The ZA Central Registry (ZACR) is the South African domain registry that manages the .za namespace (ccTLD for South Africa) as well as some South African city gTLDs (.joburg, .capetown and .durban) and the continental .africa extension. ZACR is Africa’s largest domain registry with over 1.2 million domain names under its management as of June 2018.
ZACR’s change to WHOIS data is not unlike that of CentralNic. Most registrant data are simply redacted with a message: “Please query the RDDS service of the Registrar of Record identified in this output for information on how to contact the Registrant, Admin or Tech contacts of the domain name.”
The changes have already been implemented on .co.za, .net.za, .org.za, .web.za, .durban, .capetown, .joburg and .africa.
Donuts Inc. is a domain name registry with a portfolio of 239 new generic top-
Council of Country Code Administrators (CoCCA) is an internet infrastructure support company. It develops, maintains and supports a domain registry software that is used by the managers of some 59 Top Level Domain registries.
CoCCA has since updated its registry software to make it in compliant with GDPR.
Considering the CoCCA software powers dozens of TLDs, the update makes compliance with GDPR easy for CoCCA-powered ccTLDs that are open to registration globally.
CoCCA also offers a shared infrastructure for some ccTLDs.
The principle of data minimisation, where only personal data that is adequate, relevant and necessary is collected, retained and disclosed has been adopted by the TLD managers using CoCCA shared infrastructure: .af, .cx, .gs, .gy, .ht, .hn, .ki, .kn, .sb, .tl, .kn, .ms, .nf.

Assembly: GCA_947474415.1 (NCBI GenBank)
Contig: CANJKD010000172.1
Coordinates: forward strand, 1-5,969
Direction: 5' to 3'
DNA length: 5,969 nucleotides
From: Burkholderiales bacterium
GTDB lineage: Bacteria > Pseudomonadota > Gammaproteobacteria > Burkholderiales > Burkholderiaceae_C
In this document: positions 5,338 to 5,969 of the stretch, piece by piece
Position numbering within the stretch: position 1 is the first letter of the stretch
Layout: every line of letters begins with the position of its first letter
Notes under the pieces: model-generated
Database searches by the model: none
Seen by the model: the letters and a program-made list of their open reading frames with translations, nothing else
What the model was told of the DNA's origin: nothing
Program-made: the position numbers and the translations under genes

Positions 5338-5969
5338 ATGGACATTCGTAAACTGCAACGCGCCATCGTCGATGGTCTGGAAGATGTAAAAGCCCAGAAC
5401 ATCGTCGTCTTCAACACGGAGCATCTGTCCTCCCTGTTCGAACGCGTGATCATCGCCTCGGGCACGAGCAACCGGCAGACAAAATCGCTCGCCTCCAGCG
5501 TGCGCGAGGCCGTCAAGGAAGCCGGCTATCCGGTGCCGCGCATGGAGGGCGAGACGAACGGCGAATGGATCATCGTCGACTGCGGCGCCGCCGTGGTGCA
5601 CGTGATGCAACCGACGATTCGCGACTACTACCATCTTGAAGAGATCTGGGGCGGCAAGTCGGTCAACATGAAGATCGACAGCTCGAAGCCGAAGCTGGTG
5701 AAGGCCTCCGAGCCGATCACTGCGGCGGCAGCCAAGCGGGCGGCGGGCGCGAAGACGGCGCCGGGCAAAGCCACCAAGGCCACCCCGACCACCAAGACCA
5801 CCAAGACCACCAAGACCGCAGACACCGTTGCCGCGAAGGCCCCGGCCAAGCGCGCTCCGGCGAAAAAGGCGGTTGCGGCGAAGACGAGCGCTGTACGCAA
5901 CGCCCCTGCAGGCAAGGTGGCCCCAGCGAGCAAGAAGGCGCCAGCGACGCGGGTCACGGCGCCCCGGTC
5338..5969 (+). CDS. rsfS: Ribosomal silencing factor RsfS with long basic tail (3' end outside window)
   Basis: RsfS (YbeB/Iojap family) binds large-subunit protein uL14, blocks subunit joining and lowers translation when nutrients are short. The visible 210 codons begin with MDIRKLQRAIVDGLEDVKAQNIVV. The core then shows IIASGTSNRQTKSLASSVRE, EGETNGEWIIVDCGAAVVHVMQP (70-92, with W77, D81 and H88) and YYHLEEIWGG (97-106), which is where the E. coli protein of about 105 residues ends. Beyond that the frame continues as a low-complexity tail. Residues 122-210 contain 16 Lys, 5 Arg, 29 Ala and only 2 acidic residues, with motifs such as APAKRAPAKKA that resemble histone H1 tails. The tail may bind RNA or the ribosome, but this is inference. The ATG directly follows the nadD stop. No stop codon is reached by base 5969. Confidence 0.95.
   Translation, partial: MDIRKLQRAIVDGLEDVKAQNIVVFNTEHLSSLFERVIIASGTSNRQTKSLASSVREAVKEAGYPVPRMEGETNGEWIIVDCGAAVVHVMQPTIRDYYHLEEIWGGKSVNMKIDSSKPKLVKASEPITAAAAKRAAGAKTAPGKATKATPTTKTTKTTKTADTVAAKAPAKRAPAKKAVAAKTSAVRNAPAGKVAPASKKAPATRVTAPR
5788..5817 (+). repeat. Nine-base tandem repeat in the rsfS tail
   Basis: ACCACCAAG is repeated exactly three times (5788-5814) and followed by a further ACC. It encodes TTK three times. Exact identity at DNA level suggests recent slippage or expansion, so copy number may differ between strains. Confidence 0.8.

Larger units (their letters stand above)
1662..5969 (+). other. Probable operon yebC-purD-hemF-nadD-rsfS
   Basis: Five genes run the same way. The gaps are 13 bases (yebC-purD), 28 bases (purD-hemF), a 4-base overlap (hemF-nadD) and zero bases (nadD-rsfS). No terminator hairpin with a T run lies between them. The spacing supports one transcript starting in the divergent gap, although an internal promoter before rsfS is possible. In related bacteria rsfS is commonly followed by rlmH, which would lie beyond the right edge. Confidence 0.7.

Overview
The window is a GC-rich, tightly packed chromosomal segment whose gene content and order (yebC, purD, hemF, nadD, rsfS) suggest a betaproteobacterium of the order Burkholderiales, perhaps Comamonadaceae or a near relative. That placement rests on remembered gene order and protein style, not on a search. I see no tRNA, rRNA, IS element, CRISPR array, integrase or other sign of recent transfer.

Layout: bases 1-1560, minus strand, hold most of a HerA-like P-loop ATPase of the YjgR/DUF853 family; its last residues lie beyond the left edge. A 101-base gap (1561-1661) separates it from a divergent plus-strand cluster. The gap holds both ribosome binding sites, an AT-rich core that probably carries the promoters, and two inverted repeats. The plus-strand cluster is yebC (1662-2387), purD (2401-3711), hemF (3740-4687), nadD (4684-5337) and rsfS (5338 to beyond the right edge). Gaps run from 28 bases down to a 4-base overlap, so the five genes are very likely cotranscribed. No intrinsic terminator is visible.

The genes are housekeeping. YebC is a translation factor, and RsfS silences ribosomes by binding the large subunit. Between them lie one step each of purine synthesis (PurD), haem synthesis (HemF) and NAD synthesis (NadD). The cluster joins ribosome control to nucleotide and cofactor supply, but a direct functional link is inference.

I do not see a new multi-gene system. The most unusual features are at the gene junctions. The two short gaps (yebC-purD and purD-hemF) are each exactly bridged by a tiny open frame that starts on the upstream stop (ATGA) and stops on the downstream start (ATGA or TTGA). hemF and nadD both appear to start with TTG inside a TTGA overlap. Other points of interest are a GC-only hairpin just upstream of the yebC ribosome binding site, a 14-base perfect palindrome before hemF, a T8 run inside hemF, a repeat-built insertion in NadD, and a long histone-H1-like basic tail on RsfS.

Regarding Data Collection, part of the principle adopted states:
only registrant contact details are required, administrative, technical and billing contacts are optional.
Regarding data disclosure, part of the principle states:
If a data subject is an EU resident or a non-EU resident who uses an EU registrar (or one of their resellers) personal data will be redacted from publicly available interfaces. For the avoidance of confusion, personal data will be redacted based both on the declared address of the contact and the location of the registrar.
A Registrar’s GDPR dilemma
EPAG is an ICANN Accredited Domain Registrar based in Bonn, Germany. EPAG has to balance its compliance with its ICANN’s contractual obligations with GDPR compliance.
ICANN took German Domain Registrar EPAG to court
EPAG had informed ICANN it would no longer collect administrative and technical contact details because it believes doing so will violate GDPR. ICANN’s temporary specification for WHOIS, however, states that accredited registrars must continue to collect the information even though they are not required to display same publicly in WHOIS. The impasse led to ICANN taking EPAG to court to seek an injunction against EPAG, forcing EPAG to be in compliance with ICANN’s own contract with the registrar.
The Court ruled recently and has determined that it would not issue an injunction against EPAG.
In rejecting the injunctive relief, the Court ruled that it would not require EPAG to collect the administrative and technical data for new registrations. However, the Court did not indicate in its ruling that collecting such data would be a violation of the GDPR. Rather, the Court said that the collection of the domain name registrant data should suffice in order to safeguard against misuse the security aspects in connection with the domain name (such as criminal activity, infringement or security problems).
Domain WHOIS Privacy Services
Domain Whois Privacy is an optional add-on solution offered by some gTLD name registrars. A user buys privacy from the company, who in turn replaces the user’s information in the WHOIS data.